- A national education program be developed by the Aged Care Standards and Accreditation Agency (ACSAA) to ensure consistent application of national benchmarks of its Accreditation Standards and Quality Care Principles to enable alignment of all processes, with the end result being the assurance of high-quality care to our frail elderly citizens.
- That compulsory benchmarks are federally legislated by the Australian Government in relation to occupational health and safety in residential and community aged care.
- That an independent Aged Care Complaints Commission be established with an Aged Care Complaints Commissioner appointed who will report directly to the Federal Minister for Ageing.
QACAG submission to Productivity Commission
In its submission to the Productivity Commission, Quality Aged Care Action Group (QACAG) features several comments from its members, many of whom are current or former aged care nurses.
QACAG also makes recommendations around good models of care, staff ratios and skill mix, staff recruitment and retention, licensing of AiNs, and the establishment of an Aged Care Complaints Commission and Aged Care Commissioner.
- Development of programs and systems to assist residents and families to better understand the sector, to more easily find the best facility for their needs and to make the transition easier from home to nursing home.
- Good models of care to be properly examined and benchmarked.
- Identify how to connect ‘success’ with good care and ensure financial viability is intrinsically connected with good care ie. values or care driven, consumer satisfaction driven, not solely profit driven.
- Consider a combination of regulation and incentive in regards to care models.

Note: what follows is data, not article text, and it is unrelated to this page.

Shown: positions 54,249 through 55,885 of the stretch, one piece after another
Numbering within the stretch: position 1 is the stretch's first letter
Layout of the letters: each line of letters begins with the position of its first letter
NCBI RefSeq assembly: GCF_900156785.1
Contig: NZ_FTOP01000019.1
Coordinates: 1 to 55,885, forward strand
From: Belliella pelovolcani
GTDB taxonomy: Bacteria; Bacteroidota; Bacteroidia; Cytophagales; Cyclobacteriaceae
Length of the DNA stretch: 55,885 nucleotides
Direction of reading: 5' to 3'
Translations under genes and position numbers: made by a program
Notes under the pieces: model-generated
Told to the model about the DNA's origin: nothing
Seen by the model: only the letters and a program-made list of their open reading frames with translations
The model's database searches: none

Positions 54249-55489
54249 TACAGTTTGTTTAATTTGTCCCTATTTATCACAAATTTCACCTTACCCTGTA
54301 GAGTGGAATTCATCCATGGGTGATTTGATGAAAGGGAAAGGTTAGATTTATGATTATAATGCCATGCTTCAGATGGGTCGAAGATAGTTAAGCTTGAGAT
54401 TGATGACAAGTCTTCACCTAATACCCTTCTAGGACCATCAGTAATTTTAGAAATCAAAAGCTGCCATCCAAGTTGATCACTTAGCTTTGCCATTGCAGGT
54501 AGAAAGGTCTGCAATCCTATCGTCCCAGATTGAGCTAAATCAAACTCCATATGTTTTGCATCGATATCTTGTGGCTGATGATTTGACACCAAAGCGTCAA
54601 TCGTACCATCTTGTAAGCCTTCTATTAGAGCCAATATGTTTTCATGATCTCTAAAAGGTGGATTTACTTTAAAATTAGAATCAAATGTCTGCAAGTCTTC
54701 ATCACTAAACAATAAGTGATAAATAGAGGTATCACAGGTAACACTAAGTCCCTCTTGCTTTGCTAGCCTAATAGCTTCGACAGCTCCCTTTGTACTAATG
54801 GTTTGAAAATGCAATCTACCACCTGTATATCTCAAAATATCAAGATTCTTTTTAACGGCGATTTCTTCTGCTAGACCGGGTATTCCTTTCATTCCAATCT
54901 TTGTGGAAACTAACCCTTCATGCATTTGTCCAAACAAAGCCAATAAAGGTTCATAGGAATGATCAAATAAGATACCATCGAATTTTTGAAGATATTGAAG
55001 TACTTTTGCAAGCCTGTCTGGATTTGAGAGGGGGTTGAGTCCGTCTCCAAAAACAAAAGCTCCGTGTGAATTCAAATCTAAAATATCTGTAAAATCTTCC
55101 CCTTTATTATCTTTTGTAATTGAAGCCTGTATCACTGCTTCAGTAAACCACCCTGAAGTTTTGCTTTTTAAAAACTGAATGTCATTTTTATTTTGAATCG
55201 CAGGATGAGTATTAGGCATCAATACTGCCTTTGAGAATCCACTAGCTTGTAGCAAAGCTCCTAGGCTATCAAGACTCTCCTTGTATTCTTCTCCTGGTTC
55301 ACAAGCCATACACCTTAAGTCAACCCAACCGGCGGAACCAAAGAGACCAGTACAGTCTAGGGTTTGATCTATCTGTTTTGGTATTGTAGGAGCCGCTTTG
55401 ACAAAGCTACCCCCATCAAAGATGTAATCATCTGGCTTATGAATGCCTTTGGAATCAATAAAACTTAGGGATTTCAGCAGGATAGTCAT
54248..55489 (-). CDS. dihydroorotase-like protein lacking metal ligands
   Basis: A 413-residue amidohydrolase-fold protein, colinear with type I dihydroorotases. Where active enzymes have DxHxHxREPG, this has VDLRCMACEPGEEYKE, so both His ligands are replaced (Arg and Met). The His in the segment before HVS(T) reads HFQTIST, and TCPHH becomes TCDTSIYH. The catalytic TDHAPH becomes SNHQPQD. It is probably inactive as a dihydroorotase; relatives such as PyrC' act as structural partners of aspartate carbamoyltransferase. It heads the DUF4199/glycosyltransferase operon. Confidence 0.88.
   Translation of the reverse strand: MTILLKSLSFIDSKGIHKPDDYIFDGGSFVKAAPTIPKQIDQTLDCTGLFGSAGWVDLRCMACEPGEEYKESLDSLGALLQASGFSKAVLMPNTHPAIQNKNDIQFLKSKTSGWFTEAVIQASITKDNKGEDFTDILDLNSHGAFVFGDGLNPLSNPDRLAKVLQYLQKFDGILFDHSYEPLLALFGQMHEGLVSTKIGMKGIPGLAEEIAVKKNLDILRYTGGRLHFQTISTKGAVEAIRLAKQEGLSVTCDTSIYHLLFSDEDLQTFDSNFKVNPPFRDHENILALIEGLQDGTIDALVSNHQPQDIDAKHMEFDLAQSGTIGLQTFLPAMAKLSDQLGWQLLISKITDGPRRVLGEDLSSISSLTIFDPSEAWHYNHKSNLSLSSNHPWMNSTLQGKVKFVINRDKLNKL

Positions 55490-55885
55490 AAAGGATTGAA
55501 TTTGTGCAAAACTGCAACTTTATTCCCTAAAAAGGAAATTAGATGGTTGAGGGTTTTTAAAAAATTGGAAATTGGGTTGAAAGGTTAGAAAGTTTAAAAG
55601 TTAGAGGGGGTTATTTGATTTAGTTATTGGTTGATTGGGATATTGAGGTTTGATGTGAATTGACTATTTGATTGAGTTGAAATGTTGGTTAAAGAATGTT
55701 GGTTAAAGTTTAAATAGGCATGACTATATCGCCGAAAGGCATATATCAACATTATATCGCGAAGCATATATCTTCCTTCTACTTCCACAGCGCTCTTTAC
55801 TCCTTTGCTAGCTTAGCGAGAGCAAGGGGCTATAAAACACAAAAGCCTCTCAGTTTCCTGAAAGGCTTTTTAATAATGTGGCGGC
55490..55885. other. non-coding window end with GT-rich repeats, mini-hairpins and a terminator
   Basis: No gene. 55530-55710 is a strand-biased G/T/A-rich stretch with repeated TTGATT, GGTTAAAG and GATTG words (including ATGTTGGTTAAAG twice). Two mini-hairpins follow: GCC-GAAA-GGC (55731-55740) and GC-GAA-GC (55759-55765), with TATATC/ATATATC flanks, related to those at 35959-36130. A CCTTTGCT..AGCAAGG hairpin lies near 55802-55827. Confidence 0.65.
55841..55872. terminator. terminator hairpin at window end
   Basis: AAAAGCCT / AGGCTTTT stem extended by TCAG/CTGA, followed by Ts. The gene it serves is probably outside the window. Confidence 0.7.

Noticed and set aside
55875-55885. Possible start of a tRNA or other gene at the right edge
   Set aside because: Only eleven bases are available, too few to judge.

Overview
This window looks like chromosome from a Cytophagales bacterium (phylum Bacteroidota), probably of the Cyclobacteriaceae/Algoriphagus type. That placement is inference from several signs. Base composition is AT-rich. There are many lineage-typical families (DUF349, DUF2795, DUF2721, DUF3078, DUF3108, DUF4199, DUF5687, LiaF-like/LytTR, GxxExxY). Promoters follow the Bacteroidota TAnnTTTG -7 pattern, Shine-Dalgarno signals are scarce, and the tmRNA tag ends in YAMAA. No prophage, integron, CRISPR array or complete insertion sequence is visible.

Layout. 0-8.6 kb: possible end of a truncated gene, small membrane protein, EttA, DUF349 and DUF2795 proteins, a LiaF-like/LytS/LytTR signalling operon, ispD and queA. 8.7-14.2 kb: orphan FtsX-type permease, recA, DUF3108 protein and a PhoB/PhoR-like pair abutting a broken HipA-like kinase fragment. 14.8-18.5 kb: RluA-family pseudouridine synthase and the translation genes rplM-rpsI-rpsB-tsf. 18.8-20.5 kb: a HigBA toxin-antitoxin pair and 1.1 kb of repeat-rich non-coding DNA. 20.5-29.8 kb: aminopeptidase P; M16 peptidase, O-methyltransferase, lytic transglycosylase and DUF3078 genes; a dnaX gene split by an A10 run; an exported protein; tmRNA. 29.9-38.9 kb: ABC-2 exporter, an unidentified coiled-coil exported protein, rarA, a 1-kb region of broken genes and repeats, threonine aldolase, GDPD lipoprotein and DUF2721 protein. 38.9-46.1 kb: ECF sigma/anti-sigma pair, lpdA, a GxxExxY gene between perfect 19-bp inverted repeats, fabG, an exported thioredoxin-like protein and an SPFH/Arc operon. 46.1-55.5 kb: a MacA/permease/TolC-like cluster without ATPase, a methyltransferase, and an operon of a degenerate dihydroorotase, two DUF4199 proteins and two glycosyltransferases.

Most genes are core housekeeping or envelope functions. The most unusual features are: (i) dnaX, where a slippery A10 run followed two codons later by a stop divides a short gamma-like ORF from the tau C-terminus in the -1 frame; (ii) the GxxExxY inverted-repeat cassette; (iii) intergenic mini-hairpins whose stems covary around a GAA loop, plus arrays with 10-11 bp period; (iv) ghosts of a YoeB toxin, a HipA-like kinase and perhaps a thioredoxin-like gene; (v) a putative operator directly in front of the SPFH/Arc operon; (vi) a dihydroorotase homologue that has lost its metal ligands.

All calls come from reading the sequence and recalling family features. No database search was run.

- Ensure accreditation processes are improved to measure what actually occurs, not what is documented to occur.
- A formula for mandatory staffing numbers and skill mix, and a system tying a set proportion of funding to staffing.
- Protection of the current requirements in NSW for an RN to be on duty at all times in a nursing home.
- A minimum requirement that an RN be on duty in any residential facility where there are high-care residents, as a minimum part of a staffing formula.
- Workforce strategies to combine the aim of attracting newly graduating staff and younger staff into aged care, while valuing older, experienced staff to balance a mix of age and experience.
- The proposal submitted by the ANF on licensing of AiNs and care staff to be adopted.
- Ongoing input and representation from older people, consumer groups and carers be built in to all phases of the aged care reform process.
What QACAG members said
‘As the number of nurses employed in aged care decreases, so does the appeal for nurses making this their career choice. The erosion of nursing positions de-professionalises and devalues the work, and ultimately this devalues the care of older people.’
(DoN, QACAG President)
‘A main issue for me is the funding tool, it needs to be simplified to reduce paperwork, to increase the quality of care and guarantee adequate staffing levels.’
(RN, QACAG Metro)
‘A colleague told me that the facility has 113 beds and with ageing in place, and 93 of these residents have now been assessed with high care needs. Recently the staffing mix has been changed to remove the RN position off the night duty roster, and to have a CSE (care service employee) as Team Leader (ie. not a nurse) and just have an RN on call.’
‘I have seen so much change over 30 years, and the biggest change by far is less staff per shift, and more residents with more complexity to look after.’
(RN, QACAG Metro)